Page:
Farmers’ Markets in Toronto: St. Lawrence Market

St. Lawrence Market
93 Front Street East, Toronto
Phone: 416 392 7219
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In 1803, Lt. Governor Peter Hunter proclaimed the area north of Front, west of Jarvis, south of King and east of Church Street to be officially known as the Market Block. The original Market was called the Market Square and it was open on Saturdays. It became the center of the city's social life.

Today, St. Lawrence Market is the biggest indoor market in Toronto. The complex consists of three buildings and three different markets - North/Farmer's Market open on Saturdays, South Market open Tuesday - Saturday, and Antiques Market open on Sundays.

In 2012, St. Lawrence Market was chosen as the best food market by National Geographic.Well deserved, we must say. And others agree as well.

I love going to the St Lawrence market. The south building has every category of food that you want to take home and prepare. Everything is so fresh and enticing to buy. The vendors are so helpful when you try to make a selection There are cheeses and grains that you can get in one place that you have never seen before. I really like the kitchen housewares store in the center of the market with so many useful gadgets to choose from, making life in the kitchen easier.

says Diane Plant P

It is not about price when you shop here, it's about freshness and the wide variety of foods to choose from.

We're bringing you photos from the South and North Market. Enjoy and please, feel free to share your comments on this Toronto landmark.

South Market

The South Market building stands on three floors. The main and the lower level contain over 120 specialty vendors, selling fruit, vegetables, meat, fish, grains, baked goods and dairy products. Non-food items are also sold at the market.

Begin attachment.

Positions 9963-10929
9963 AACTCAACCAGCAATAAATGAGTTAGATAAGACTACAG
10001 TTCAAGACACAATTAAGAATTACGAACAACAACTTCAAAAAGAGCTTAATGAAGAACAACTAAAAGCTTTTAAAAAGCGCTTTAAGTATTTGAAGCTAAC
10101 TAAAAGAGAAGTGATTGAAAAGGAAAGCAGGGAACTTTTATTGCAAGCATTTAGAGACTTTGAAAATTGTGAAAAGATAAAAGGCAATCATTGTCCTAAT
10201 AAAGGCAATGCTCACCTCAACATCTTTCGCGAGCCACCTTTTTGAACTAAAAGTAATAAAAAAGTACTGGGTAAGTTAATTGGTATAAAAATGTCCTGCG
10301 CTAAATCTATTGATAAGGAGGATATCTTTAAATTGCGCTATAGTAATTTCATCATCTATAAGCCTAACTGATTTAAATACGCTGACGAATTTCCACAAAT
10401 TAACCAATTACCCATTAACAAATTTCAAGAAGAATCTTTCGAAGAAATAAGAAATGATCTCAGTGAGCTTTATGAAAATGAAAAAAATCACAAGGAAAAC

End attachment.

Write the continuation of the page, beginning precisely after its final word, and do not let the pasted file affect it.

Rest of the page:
This place is so amazing it's hard to describe. From the outside it looks like some unassuming building, but inside is a hustling, bustling market filled with all sorts of delicious food. Fish, meat, produce, artisan cheeses and pastries, coffees, you name it they're all here and in great quantities. Just walking around here is great to experience the sights and smells of all the different things that are offered. Great for locals and especially for tourists who want to see a market that is unmatched.

says Matt R.

North Market

The North Market is our favourite. Every Saturday it comes alive with fresh, Ontario grown fruits and vegetables, home-made pies and pastries, organic meat and other delicious goodies.

One of my favourite places in Toronto. Any excellent place to go to get your fresh produce, fish and baked goods early Saturday morning. I also love getting a crab cake sandwich for lunch in the seafood restaurant inside. A nice place to visit if you are in town.

Paula Furtado.

See for yourself!

MEET THE PHOTOGRAPHER: BEA LABIKOVA

Bea Labikova
Bea Labikova

Bea is a Toronto based musician, photographer, teacher and a multidisciplinary visual artist. Growing up surrounded by her father’s antique camera collection, Bea was naturally inclined towards photography since an early age. She loves taking portraits of unique faces and always tries to capture the colours of the world around us. Her main areas of interest are documentary, performance and travel photography.


Farmers’ markets in Toronto are a great way for spending some quality time in your beloved neighbourhood while catching up on your shopping. So if you are looking for family fun or just want to restock your pantry, we created a guide that should help you decide which farmers’ market in Toronto to visit next! Read The Best Farmers’ Markets in Toronto guide here!

SKBLML

3 comments on “Farmers’ Markets in Toronto: St. Lawrence Market

  1. I love that it is in the middle of concrete jungle and has such a rich history dating back to 1804.
    Now, what advantage do these places have to supermarkets, large grocery stores etc? Can they compete in terms of pricing, or additional services within the area? Nevertheless, I can imagine living nearby and eating fresh, home grown foods actually supporting this local culture. Where will you go next?

    1. Hi Mario,

      to me, the biggest difference, and the reason I’m more likely to buy something at a farmers’ market rather than at a grocery store, is that most of the time you get to meet the person who has grown the produce you’re buying.

      And that’s a big help, because if you have any questions about it, they’re the first to have answers.

      Cheers,
      Julie

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